Rare EGFR exon 20 S768I mutation predicts resistance to targeted therapy: a report of two cases
TypeCase Report; Letter/Correspondence
KeywordLung cancer; Lung neoplasms; Targeted therapy; Chemotherapy; Pemetrexed; Cisplatin; Epidermal growth factor receptor (EGFR); Mortality; Resistance
Journal TitleJournal of Thoracic Oncology
MetadataShow full item record
AbstractThe importance of submitting data of clinical response to epidermal growth factor receptor-tyrosine kinase inhibitors (EGFR-TKIs) in patients with uncommon EGFR mutations has been encouraged.1 In view of this, we present two cases of a rare EGFR mutation that appears to confer resistance to TKIs. Case 1, a 56-year-old Afro-Caribbean male presenting with hemoptysis, breathlessness, and weight loss. Performance status was 1, with no significant past medical history and 1 pack year smoking history. Imaging showed a right middle lobe mass, mediastinal lymphadenopathy, and liver metastases. Mediastinal biopsy confirmed poorly differentiated adenocarcinoma (TTF+, CK7+, and CK20−). EGFR mutation analysis of selected regions of exons 18 to 21, using real-time polymerase chain reaction, revealed missense mutation in exon 20 at nucleotide 2303 resulting in serine to isoleucine substitution at codon 768. After commencing gefitinib 250 mg daily, computed tomography scan after 6 weeks showed disease progression with new liver and bony metastases. Within 2 weeks of switching to 3-weekly pemetrexed (500 mg/m2) and cisplatin (70 mg/m2), his exercise tolerance improved and imaging after 4 cycles demonstrated a partial response. Unfortunately, he was admitted to hospital with pneumonia after his third cycle of maintenance pemetrexed (500 mg/m2) and died 4 days later. Case 2, a 65-year-old Caucasian female presenting with acute onset shortness of breath. Performance status was 0, with no significant past medical history and 20 pack year smoking history. Imaging showed a right lower lobe pulmonary embolism with incidental right upper lobe mass, right lung metastases, and extensive subcarinal, mediastinal, and retroperitoneal lymphadenopathy. Mediastinal biopsy confirmed poorly differentiated adenocarcinoma (TTF+, CK7+, and CK20−). EGFR mutation analysis reported the same exon 20 missense mutation described in case 1. She had six cycles of pemetrexed (500 mg/m2) and cisplatin (70 mg/m2) chemotherapy with a good partial response. Within 2 months of commencing treatment with maintenance erlotinib (150 mg daily), imaging showed progression of all lesions. Despite early disease stabilization on switching to oral vinorelbine (60 mg/m2), computed tomography scan after 4 months revealed further progression. She was unfit for further treatment and died 2 months later. A number of rare EGFR mutations exist to which response to targeted therapy is unclear. The exon 20 missense mutation S768I is one of these. In Asian populations, prevalence of this mutation is less than 5% although it is more commonly seen in combination with other mutations.2 In our region, prevalence of this single mutation is 1.5% (unpublished data). In vitro, cells expressing S768I mutation are less sensitive to EGFR-targeted treatment than wild-type cells.3 However, reports of clinical outcome in these patients are conflicting.4,5 Our two cases add to the evidence that the S768I mutation causes insensitivity to TKI therapy. However, both cases did show response to platinum-based chemotherapy. Furthermore, these cases continue to highlight the importance of publishing treatment response data for cases of rare EGFR mutant lung cancers to guide clinical decision making.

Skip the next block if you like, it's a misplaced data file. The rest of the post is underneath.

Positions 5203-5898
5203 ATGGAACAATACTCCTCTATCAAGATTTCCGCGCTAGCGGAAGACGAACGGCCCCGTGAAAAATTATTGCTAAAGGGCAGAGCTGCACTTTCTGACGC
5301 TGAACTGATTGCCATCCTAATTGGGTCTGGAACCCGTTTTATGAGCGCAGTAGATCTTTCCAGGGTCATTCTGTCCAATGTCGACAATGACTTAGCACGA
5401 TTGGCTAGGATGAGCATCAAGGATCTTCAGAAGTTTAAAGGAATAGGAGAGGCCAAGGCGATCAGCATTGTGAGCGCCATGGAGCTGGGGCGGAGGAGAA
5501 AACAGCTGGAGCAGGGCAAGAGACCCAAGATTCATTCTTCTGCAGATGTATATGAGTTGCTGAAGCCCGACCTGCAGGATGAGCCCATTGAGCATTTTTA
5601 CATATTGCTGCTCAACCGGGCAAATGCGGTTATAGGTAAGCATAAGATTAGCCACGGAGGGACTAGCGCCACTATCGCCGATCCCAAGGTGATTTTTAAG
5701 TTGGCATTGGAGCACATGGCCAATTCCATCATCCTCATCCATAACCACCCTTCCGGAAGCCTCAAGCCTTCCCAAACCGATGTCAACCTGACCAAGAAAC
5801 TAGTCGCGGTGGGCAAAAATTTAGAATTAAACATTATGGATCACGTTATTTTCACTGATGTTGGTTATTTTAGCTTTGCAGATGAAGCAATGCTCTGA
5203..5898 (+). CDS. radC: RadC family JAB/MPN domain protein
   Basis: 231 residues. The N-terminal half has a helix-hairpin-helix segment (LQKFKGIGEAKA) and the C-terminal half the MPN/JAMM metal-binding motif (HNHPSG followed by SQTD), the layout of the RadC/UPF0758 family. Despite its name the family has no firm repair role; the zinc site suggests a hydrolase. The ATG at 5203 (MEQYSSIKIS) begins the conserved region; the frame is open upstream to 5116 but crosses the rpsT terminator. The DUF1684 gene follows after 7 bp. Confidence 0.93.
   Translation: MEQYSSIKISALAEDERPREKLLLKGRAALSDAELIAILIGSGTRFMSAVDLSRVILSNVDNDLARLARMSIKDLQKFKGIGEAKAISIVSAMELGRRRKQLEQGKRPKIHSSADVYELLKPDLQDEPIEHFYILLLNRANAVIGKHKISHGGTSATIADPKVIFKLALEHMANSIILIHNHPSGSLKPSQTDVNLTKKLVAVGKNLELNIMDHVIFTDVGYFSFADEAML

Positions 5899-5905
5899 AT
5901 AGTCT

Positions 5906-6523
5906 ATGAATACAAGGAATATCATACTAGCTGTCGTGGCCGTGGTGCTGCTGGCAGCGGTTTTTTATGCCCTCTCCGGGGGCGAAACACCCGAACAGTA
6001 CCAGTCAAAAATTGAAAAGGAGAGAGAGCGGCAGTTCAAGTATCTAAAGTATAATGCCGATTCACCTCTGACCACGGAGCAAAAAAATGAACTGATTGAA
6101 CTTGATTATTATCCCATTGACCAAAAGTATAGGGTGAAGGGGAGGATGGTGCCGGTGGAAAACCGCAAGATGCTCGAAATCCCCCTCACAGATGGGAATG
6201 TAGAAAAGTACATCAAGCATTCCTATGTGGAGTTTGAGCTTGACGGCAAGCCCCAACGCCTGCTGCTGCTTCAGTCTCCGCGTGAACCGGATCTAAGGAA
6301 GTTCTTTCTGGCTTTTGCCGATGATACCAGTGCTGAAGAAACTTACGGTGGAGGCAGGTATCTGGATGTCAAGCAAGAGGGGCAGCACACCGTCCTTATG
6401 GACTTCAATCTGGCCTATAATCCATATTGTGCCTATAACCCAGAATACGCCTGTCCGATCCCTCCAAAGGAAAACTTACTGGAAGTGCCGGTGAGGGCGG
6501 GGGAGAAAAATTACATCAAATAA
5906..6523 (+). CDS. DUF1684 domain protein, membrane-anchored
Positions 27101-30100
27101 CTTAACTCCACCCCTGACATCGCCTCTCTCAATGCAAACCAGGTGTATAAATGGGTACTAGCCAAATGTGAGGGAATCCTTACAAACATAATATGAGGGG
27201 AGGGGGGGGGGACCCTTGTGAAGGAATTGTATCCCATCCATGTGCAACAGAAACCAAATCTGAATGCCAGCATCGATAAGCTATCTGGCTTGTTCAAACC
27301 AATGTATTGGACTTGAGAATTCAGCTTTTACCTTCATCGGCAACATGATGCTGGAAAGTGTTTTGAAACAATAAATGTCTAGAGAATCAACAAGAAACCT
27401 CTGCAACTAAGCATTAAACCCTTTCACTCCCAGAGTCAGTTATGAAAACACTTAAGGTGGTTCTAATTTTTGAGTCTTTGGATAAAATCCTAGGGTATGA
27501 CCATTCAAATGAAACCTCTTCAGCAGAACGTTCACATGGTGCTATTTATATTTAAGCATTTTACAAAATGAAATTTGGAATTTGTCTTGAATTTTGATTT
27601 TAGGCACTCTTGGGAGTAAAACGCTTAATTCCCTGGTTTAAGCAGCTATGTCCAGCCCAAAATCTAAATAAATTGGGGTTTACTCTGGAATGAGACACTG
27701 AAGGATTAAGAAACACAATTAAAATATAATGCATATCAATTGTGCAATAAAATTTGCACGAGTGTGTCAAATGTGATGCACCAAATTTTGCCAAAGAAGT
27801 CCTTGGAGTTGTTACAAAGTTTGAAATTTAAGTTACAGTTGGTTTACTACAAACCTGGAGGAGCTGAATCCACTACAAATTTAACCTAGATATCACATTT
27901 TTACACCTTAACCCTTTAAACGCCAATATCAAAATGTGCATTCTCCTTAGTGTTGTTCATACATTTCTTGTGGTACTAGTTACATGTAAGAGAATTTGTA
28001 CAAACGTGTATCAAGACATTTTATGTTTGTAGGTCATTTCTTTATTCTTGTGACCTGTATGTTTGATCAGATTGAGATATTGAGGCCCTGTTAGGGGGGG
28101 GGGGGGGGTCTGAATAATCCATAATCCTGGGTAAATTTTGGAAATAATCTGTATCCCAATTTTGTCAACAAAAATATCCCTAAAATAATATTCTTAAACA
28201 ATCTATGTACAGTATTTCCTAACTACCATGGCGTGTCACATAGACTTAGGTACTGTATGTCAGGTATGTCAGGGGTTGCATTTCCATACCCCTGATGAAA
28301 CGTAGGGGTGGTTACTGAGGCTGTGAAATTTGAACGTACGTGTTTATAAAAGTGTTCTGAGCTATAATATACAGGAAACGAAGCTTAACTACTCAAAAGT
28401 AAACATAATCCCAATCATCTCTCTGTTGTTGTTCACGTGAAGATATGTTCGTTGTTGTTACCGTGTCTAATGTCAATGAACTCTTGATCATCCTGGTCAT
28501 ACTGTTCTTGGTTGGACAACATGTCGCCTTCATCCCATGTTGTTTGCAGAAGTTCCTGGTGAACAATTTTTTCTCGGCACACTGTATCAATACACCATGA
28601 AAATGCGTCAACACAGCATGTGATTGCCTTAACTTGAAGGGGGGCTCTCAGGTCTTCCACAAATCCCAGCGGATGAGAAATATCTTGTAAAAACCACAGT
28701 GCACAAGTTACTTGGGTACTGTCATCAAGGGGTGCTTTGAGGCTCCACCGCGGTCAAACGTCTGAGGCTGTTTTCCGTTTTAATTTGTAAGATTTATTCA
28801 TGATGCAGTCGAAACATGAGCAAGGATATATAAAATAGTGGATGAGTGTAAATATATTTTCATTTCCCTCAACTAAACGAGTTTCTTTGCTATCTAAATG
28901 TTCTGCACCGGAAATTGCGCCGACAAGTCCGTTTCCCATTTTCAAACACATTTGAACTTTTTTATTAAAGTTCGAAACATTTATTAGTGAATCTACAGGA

CitationPallan L, Taniere P, Koh P. Rare EGFR exon 20 S768I mutation predicts resistance to targeted therapy: a report of two cases. J Thorac Oncol. 2014 Oct;9(10):e75. doi: 10.1097/JTO.0000000000000308. PMID: 25521406.
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